Similar to giving feedback that helps shape security initiatives, employees need to take ownership of the security initiatives that your company is implementing. This starts with the allocation of work, where leaders can clearly assign work to "owners", which then makes accountability easier to monitor, measure, and track. This empowers employees to take charge of their own work, identify problems or opportunities for improvement, follow through on implementing their ideas, take credit for the work, and see a measurable impact from their efforts. Ultimately, improving company-wide engagement when it comes to cybersecurity ensures that the topic is top of mind.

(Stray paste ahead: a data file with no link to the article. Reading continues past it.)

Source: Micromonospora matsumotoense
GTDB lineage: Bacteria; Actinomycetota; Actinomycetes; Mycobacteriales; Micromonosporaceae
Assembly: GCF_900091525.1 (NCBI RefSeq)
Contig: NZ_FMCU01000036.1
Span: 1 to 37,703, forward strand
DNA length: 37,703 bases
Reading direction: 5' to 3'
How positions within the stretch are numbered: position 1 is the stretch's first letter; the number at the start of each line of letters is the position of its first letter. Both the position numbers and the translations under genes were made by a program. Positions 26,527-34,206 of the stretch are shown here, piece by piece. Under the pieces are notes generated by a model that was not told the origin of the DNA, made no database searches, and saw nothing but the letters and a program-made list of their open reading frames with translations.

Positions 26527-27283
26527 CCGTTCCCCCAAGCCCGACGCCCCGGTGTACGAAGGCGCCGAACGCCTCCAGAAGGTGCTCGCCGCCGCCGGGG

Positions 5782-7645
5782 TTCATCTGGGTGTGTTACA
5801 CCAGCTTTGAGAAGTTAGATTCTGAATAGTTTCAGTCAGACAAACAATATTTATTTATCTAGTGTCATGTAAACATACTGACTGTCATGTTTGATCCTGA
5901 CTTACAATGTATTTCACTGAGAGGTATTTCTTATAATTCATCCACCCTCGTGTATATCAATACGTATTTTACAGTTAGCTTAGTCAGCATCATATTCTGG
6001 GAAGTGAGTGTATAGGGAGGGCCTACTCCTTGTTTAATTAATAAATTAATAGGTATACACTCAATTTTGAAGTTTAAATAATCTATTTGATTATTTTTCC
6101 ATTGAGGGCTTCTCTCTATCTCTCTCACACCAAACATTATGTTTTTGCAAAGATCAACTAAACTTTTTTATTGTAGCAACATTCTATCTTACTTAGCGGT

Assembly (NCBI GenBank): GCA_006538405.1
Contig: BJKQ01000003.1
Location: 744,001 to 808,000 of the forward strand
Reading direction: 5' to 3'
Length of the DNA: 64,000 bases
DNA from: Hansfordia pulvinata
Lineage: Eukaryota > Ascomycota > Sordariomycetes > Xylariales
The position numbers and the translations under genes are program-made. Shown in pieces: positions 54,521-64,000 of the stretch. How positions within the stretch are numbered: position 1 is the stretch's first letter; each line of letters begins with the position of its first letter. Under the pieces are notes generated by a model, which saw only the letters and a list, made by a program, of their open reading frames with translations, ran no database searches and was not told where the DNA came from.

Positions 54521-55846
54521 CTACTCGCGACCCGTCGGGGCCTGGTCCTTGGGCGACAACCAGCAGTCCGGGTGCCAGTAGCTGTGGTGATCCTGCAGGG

5. Constant feedback is key to improvement.
Constant feedback and open communication are required to ensure that visibility is provided to the organization about their security posture — as well as that of their key business partners. The security ratings platform actually enables better communication and collaboration that ultimately leads to greater efficiency, increased transparency, and automation at scale required to measurably reduce cyber risk across your ecosystem.
By understanding which security measures are working within their program, where risk lies across their business ecosystem, and which partners they might not want to work with again, all members of a security and risk team can be a part of ensuring continuous security improvement. Ultimately, ratings facilitate data-driven, risk-based conversations about cybersecurity among key stakeholders including your security team, executives, board members, regulators, investors, and key business partners. This allows all of these stakeholders to quantify and engage with your continuous cybersecurity improvement.
6. Measurable Improvement and Process Repeatability.